The current constitution is a narrow manifesto to benefit Oromo, Amhara, Tigray and other narrow nationalists at the expense of millions of Ethiopian nationalists. Indeed, until we draft and implement a new all-inclusive constitution to benefit all Ethiopians, we will not have lasting peace. Mr. Ararssa and other ethic nationalists should not waste their time and energy on the useless piece of paper that does not recognize the existence of millions of us Ethiopians of diverse, mixed and complex identities.
For the record, Many of us Ethiopian nationalists in Addis Ababa actually support the right of Oromos to oppose the “Addis Ababa master plan.” We support you because every Ethiopian (including Oromo) should enjoy basic human rights and freedom of speech & assembly. Secondly, instead of being ruled by TPLF puppets like OPDOs, all Ethiopians agree that Oromos should have the right to self-govern in towns and villages where they are the overwhelming majority and where they can democratically elect their own representatives. Thirdly, Oromo and non-Oromo farmers near the city also have a right to protect their interests against improper urbanization. So for many reasons, we support the “#oromoprotests” against the master plan.
But we oppose the idea that any group or tribe is a “guest” or a “host” in Ethiopia. Addis Ababa is not owned exclusively by the Oromo or by any ethnic group. It is for all Ethiopians. Yes, Oromo clans lived in Addis Ababa area for many centuries. But before Oromos, many other ethnolinguistic communities have lived in this land. For example, Gurage people’s southern migration, Muslim sultanates and Christian kingdoms are all part of the whole Shewa region’s history over a thousand years. So Oromos are not the only “natives” of this land. For many reasons, Addis Ababa belongs to every Ethiopian citizen. Unfortunately, some Oromo nationalists like to recklessly throw around “settler” and “colonialist” labels against non-Oromos. That is shameful. Mr. Ararssa even complained about Oromos “material and cultural loss, humiliation, dispossession of land…” But he forgot to mention the same “dispossession” has happened to the Sidama, the Dawaro, the Adal, Damot, Argoba and many others who lost their land and identity at the hands of Oromo warriors. If you are a real scholar, why selectively hide parts of our history? Thanks to the Oromo’s Mogassa and Gudifecha systems and other mass assimilation campaigns by the Oromo, many distinct ethnic communities have lost their past identities, territories and they have “become Oromo.” Despite these historical events, we still might not know every detail of how pieces of our history fit together. What we know for sure is that we are ALL here now in the land that we all call Ethiopia. We are all here in Addis Ababa. Let us move on. Whether we like it or not, we have to find ways to get along and co-exist peacefully.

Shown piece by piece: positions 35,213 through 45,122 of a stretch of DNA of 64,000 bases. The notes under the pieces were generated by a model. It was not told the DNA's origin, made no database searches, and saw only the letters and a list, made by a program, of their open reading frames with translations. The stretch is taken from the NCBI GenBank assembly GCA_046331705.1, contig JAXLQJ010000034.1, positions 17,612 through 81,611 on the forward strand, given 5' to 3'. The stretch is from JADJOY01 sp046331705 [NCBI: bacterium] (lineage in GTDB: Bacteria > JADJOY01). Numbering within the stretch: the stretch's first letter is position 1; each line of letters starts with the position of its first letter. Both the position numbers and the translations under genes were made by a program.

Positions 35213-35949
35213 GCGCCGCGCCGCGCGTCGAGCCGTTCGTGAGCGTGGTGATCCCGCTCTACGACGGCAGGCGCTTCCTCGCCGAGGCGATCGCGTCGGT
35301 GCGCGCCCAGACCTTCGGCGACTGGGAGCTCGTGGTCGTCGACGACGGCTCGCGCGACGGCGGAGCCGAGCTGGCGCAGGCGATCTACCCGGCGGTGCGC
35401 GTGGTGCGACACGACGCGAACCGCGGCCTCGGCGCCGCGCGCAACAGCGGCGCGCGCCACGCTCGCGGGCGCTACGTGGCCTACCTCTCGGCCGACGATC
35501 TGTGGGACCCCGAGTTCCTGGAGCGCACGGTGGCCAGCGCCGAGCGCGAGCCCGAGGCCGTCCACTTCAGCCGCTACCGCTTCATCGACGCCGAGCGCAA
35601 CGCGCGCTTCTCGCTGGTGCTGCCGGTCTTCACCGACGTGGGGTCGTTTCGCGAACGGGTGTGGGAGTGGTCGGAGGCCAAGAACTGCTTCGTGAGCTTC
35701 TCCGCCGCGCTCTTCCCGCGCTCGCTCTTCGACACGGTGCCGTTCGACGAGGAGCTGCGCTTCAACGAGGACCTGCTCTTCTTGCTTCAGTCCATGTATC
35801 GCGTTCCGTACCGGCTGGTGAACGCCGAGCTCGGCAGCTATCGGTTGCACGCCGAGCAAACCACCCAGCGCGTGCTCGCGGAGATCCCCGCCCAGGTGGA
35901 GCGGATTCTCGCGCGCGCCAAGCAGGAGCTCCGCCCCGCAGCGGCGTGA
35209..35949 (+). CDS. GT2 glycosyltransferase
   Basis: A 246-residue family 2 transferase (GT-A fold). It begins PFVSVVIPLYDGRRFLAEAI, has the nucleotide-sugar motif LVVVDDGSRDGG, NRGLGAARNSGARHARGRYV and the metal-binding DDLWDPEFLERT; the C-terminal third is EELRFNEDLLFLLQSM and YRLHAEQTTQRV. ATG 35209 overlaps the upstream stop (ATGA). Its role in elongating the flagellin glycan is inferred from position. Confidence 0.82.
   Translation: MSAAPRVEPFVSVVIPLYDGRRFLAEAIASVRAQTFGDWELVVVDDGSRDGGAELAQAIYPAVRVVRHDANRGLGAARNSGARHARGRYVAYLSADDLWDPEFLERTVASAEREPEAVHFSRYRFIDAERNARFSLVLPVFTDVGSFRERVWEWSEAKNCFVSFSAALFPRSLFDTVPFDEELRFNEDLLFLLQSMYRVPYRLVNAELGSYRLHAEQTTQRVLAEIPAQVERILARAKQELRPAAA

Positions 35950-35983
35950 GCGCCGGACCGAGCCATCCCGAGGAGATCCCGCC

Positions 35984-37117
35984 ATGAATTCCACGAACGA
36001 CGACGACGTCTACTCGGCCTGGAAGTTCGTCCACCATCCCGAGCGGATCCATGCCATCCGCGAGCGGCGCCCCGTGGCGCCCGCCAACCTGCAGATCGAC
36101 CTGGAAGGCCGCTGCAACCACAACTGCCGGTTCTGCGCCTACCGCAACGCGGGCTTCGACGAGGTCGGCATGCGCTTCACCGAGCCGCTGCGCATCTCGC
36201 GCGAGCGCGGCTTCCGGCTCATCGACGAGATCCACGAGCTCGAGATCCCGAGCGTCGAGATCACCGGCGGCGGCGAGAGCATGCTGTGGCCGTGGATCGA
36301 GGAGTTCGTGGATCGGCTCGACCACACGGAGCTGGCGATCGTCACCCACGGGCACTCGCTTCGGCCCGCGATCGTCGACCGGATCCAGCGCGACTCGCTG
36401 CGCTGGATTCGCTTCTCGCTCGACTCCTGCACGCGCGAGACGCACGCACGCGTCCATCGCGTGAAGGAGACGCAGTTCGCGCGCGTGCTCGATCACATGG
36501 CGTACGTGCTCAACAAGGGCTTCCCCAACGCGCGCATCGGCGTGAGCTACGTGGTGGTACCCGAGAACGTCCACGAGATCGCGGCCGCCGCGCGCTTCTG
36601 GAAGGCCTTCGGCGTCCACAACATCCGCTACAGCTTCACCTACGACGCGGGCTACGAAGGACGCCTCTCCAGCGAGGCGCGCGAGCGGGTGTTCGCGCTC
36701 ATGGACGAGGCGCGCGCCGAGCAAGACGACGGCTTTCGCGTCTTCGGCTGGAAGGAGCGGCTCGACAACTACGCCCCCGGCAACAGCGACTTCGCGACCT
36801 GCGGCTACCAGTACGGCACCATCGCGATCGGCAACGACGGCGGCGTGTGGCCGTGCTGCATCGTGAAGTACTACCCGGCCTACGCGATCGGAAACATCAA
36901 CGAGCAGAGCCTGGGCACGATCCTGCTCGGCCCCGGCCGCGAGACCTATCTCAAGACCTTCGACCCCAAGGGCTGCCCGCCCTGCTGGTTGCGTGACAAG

We can not achieve this goal by attacking and labeling each other.
When scholars & politicians instigate violence using the “us vs them” tactic, or divide people using the “host vs guest” labels, they are playing into the WORST of our emotions and our instincts. Exploiting people’s tribal instincts is very unscholarly and weak. If people like Mr. Ararssa want to show how smart and scholarly they are, they should provide comprehensive solutions to our complex identities and our complicated problems. So please Stop taking the easy way out. It is very easy to preach tribal propaganda to the choir. It is hard to present progressive ideas that break ethnic barriers, and solve the economic, social and political problems of a multiethnic nation. It is very easy to rubber-stamp one-sided historical accounts from the A-to-Z liberation fronts in Ethiopia. It is hard to do a balanced, inclusive and extensive research of our diverse Ethiopian history. As leaders and thinkers of our nation, We can either choose to take the easy path, or we can choose to take the hard but honorable and rewarding path. For the Mr. Ararssas and Mr. Jawars out there, I challenge you to take the honorable path. The crisis in Ethiopia requires an in depth approach and multifaceted solution. Let us shine light into the darkness, because more darkness can not drive out existing darkness.